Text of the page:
Denmark Prime Minister Mette Frederiksen, wearing a protective mask, arrives at an EU summit in Brussels Dec. 10, 2020, during the COVID-19 pandemic. Catholic officials in Denmark have joined others in criticizing draft legislation that would require all sermons and homilies to be translated into Danish. (Credit: Yves Herman/pool via Reuters via CNS.)
COLOGNE, Germany — A spokeswoman for Denmark’s Catholic Church said draft legislation requiring all sermons and homilies to be translated into Danish will fuel ill-feeling and damage religious freedom.
“This law is directed primarily at Muslims — its proponents say they want to prevent parallel societies and things being preached which no one else understands and could be used for radicalization and calls for terror,” said Precious Blood Sister Anna Mirijam Kaschner, general secretary and spokeswoman of the Nordic bishops’ conference.
“But all church congregations, free church congregations, Jewish congregations, everything we have here in Denmark — 40 different religious communities — will be placed under general suspicion by this law … Something is happening here which is undermining democracy,” she told Cologne-based Dom Radio Jan. 4.
The legislation was scheduled to be debated in February in the country’s parliament.
Kaschner said the law would require religious communities, including the Catholic Church, to translate and publish every sermon, posing “enormous personal and financial challenges,” adding that its drafters appeared unaware that sermons formed “only a very small part” of religious activities.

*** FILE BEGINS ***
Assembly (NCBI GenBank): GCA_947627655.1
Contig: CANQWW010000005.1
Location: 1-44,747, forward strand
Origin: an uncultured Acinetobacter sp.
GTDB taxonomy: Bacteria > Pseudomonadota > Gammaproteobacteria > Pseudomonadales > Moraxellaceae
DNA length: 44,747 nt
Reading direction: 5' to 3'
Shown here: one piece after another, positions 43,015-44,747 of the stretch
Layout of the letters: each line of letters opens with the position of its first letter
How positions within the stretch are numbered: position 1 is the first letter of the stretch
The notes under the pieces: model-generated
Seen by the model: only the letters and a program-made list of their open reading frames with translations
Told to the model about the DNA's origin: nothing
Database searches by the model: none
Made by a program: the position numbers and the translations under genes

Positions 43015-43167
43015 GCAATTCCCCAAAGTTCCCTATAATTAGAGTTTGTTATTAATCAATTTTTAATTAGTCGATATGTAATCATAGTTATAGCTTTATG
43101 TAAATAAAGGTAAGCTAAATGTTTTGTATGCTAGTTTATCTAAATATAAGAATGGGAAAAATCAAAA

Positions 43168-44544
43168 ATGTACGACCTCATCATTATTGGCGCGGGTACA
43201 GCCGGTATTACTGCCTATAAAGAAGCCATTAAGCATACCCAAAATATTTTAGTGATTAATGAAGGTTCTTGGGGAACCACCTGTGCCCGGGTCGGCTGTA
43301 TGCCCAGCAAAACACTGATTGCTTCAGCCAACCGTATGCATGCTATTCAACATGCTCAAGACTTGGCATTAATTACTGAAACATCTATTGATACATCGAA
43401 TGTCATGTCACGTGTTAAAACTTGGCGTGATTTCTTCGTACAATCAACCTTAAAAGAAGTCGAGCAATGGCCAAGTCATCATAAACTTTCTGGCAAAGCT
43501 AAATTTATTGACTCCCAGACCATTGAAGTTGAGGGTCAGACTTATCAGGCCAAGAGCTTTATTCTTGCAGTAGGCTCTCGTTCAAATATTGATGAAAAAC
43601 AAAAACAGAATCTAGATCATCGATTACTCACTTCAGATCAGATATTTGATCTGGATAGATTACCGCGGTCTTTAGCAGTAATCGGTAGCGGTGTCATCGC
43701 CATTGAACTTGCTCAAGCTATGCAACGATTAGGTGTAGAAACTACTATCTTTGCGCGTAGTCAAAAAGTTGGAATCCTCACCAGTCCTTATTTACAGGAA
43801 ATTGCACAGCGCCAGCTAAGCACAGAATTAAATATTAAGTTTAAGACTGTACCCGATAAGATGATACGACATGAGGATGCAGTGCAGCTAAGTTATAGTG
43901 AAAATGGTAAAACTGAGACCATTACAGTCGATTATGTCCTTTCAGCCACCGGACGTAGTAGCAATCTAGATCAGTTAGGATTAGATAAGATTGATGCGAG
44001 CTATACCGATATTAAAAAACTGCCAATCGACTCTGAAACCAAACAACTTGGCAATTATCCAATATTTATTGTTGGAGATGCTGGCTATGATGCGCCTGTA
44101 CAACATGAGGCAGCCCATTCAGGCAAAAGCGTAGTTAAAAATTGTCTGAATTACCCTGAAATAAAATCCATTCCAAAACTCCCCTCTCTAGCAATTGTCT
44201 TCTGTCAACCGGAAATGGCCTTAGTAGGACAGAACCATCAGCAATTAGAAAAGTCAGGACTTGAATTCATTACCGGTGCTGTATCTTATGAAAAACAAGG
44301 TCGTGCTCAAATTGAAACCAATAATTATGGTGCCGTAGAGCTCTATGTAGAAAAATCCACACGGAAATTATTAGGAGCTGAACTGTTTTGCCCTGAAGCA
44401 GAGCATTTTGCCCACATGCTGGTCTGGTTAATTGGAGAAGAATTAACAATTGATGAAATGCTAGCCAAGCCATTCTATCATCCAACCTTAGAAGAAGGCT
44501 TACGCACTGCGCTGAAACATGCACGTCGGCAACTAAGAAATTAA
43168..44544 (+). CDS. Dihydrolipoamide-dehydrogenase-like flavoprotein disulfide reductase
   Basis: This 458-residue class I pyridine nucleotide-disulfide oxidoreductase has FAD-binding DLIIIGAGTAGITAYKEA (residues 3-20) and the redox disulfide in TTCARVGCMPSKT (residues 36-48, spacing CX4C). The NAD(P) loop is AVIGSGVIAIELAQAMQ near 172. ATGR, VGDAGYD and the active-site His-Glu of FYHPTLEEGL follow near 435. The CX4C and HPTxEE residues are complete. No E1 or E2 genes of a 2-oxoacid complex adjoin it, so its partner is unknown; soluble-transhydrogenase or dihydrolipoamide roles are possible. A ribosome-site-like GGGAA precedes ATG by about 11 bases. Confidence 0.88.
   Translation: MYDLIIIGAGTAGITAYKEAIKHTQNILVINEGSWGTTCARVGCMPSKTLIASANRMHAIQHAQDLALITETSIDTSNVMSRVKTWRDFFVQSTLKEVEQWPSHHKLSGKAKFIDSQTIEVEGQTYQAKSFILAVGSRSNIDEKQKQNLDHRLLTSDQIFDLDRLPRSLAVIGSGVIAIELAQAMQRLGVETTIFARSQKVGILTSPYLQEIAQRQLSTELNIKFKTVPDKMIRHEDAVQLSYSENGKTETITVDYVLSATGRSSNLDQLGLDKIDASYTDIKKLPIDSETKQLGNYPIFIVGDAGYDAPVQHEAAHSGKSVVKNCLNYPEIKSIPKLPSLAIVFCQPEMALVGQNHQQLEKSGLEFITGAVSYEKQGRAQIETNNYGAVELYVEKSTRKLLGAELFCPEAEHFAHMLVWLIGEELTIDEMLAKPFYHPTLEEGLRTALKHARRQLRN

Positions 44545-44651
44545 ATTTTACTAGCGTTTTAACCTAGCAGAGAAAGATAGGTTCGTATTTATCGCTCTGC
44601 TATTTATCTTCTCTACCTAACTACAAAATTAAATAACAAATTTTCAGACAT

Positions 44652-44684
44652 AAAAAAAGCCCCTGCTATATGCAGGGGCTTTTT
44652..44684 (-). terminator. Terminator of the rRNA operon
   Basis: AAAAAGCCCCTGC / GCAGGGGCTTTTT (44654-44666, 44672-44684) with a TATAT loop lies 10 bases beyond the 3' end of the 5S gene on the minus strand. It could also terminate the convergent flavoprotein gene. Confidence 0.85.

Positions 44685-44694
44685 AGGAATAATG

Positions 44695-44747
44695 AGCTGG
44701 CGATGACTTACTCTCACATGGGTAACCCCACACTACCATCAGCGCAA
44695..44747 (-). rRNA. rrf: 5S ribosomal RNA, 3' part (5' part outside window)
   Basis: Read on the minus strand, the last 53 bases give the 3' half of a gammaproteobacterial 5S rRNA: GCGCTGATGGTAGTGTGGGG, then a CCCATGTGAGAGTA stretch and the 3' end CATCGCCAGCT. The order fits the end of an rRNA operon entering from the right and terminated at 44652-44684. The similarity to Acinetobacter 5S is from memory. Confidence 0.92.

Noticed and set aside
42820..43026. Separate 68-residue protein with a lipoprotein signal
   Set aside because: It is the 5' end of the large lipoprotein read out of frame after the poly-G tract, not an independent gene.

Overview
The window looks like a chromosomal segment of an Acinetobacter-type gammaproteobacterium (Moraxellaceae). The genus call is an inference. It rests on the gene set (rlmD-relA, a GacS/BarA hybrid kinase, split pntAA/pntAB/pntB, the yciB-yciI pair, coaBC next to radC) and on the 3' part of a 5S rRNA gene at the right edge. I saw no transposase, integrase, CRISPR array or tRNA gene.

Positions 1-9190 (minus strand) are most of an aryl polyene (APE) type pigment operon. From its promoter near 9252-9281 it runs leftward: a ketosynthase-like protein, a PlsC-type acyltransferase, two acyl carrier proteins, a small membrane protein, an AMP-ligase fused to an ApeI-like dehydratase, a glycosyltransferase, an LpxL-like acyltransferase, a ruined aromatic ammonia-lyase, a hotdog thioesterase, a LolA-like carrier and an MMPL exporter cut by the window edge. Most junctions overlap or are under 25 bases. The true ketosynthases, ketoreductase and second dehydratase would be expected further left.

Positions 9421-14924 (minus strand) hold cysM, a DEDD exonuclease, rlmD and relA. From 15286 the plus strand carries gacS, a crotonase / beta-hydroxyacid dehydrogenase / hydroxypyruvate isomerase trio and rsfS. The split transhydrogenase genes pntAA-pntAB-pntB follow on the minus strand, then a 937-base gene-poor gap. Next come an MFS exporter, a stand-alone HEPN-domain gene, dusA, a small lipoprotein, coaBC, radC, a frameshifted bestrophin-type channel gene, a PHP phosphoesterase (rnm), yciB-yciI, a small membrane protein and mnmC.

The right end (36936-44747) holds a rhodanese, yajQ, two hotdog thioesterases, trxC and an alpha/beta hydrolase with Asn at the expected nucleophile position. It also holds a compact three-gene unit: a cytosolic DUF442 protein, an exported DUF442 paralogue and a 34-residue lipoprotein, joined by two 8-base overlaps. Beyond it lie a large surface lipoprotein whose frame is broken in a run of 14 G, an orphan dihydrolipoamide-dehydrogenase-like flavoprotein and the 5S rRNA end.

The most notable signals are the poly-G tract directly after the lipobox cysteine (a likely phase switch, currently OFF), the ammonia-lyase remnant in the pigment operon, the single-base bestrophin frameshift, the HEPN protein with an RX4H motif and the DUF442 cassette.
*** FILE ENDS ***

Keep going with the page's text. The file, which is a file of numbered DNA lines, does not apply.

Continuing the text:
“If you really want to tackle problems of hate speech and attitudes to the democratic state, it’s much better to show appreciation for faith communities who are committed to integration,” said Kaschner.
“This law is only the latest in a long series of control measures by the state,” she said. “It will have no consequences for radical Muslim religious communities, since they’re not even recognized here, but it will affect smaller communities, including the Catholic church.”
The Nordic bishops’ conference covers Denmark, Finland, Iceland, Norway and Sweden.
The Catholic Church makes up around 2 percent of the 5.8 million inhabitants of predominantly Lutheran Denmark. The Diocese of Copenhagen includes Danish-administered Greenland and the Faroe Islands.
The country is home to 270,000 Muslims, with more than 100 mosques, according to Danish government data.
Critics of the draft law called for Denmark’s Greenlandic and Faroese communities, whose languages are recognized by the United Nations, to be exempt from the translation requirement.
Danish Prime Minister Mette Frederiksen told legislators in November she could not promise the languages would be exempt.
Church leaders and human rights groups have also criticized legislation obliging religious associations to submit annual accounts and identify donors of $3,000 or more, and a 2017 law requiring personnel conducting weddings, including Danish-born Protestant and Catholic clergy, to take a course in “understanding democracy and freedom.”
The country’s Council of Churches, whose 58 member-groups include the Catholic Church, said Dec. 17 the “discriminatory and ill-considered” law on sermons reflected a “suspicion of denominations across a broad spectrum” and would cost non-Danish congregations $6.2 million annually, imposing “significant burdens on economically weak minority churches for no reason.”